Jackie Smith, RN, is a nurse navigator for The Memorial Hospital at Craig in Craig, Colo. She is a three-year breast cancer survivor who has served as a nurse navigator since September 2013.
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Q: What is the most important work you do as a nurse navigator?
Jackie Smith: Although all of my job duties are important, even down to the paperwork, I think the most important aspect of my job is being there for the patient after they have been diagnosed with breast cancer. Most often, their mind is not able to comprehend or remember all the details they have been told. I think it is very comforting to the patient that I am there to let them know what the next steps are that they will have to take, help them find good surgeons and oncologists, and make them feel more organized, which in turn will make them feel more in charge of their situation.
Q: What do you like best about your job?
JS: Being a breast cancer survivor myself, I love the fact that my job allows me to connect with my patients on a personal level. I feel I am able to answer their questions and give them the support they truly need based on my personal experience. I also feel that they are more willing to confide in me and value our conversation more because of this. To me, it is more than just a job. While I am helping patients get through their difficult situation, it also provides me with satisfaction in knowing that I am doing everything I can to make it easier for these patients than it was for me when I was going through the process.
Q: What value do you think nurse navigation provides?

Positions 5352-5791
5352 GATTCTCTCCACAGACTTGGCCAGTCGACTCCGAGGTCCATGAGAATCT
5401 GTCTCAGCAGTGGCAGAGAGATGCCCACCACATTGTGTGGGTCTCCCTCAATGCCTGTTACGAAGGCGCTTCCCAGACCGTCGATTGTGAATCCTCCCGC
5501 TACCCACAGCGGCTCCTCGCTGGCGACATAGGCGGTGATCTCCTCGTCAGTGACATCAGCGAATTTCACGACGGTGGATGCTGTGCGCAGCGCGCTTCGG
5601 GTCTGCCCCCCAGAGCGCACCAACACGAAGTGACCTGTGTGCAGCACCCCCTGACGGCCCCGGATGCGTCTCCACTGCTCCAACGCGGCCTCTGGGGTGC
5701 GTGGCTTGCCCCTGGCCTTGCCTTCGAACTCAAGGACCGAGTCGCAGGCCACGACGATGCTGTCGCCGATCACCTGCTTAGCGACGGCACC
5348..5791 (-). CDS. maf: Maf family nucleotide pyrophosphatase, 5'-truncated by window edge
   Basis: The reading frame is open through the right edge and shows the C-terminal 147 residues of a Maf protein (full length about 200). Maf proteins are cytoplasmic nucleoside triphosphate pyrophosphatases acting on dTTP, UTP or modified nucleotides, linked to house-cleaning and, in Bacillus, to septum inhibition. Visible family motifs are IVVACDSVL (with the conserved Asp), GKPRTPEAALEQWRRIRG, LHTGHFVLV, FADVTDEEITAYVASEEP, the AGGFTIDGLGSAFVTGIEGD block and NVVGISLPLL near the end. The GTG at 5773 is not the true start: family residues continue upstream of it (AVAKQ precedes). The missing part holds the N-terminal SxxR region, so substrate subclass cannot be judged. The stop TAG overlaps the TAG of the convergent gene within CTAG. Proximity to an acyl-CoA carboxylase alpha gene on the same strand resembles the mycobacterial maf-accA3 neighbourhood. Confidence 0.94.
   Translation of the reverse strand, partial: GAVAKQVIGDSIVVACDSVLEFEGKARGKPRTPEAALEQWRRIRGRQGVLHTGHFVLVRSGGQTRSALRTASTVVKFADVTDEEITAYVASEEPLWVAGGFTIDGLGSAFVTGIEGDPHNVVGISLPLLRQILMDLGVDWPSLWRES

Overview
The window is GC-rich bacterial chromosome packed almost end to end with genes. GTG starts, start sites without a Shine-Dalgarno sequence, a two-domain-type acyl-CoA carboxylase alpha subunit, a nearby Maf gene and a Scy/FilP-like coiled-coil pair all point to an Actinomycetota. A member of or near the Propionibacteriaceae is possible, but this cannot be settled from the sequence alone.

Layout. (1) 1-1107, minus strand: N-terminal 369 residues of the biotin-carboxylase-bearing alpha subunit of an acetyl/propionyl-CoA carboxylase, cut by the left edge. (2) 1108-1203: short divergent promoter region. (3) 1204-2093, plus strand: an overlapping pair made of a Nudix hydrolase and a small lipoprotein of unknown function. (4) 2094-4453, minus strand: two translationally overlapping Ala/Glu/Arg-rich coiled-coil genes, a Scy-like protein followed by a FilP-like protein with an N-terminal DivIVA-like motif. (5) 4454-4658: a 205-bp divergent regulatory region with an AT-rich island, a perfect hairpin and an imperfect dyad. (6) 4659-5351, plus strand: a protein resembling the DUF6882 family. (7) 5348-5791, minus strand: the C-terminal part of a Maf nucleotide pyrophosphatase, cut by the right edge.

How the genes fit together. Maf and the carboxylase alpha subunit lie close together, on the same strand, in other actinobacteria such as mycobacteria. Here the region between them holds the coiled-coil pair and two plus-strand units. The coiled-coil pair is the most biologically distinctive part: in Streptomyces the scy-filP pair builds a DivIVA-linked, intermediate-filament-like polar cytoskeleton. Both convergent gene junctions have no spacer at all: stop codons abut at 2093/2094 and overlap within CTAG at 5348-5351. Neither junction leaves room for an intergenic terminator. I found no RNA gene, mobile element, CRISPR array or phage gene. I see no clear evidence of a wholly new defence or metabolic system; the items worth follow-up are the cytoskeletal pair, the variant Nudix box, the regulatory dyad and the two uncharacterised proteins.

JS: I really believe that it helps put the patient more at ease before their mammogram, when being called back for additional views and/or biopsies, and definitely during a cancer diagnosis. They know that they have someone who really cares about their situation and will make sure nothing falls through the cracks during their numerous appointments after a cancer diagnosis. It also provides the hospital or breast center with one person they can contact with any questions about the patient’s care coordination.
Q: How do your colleagues view nurse navigation and care coordination?
JS: I am the first nurse navigator to have provided services in our rural hospital for the past two years. We see approximately 1,000 mammogram patients per year and I speak with each patient before their mammogram and complete the screening questions with them. I call each patient with their results. If they are abnormal, I explain the need for a diagnostic mammogram and/or ultrasound. If a breast biopsy is recommended by the radiologist, I assist with the procedure and complete the discharge instructions with the patient, as well as answer any questions they may have.
Once the results have returned, I immediately contact the referring provider so they can contact the patient. If a diagnosis of breast cancer has been made, I am in contact with the patient from that point on through their treatment, providing care coordination and support. All of my colleagues are very appreciative and supportive of the services I provide. They have stated that the time from mammogram to biopsy to cancer diagnosis is much shorter because I am on top of things, and that the system runs more effectively since I have been hired.
Q: What do you hope for as the future for nurse navigation in the United States?
JS: I would like to see a way for nurse navigation services to become billable. I applaud the administrators of hospitals who can see how the benefits of nurse navigators outweigh their financial investment. Most times, nurse navigators are able to keep the patient within their hospital network of specialty providers, surgeons, chemo and radiation services, which is profitable to the hospital, but it is unfortunate that numerous facilities across the country will not provide a nurse navigator due to the fact that their services are not billable.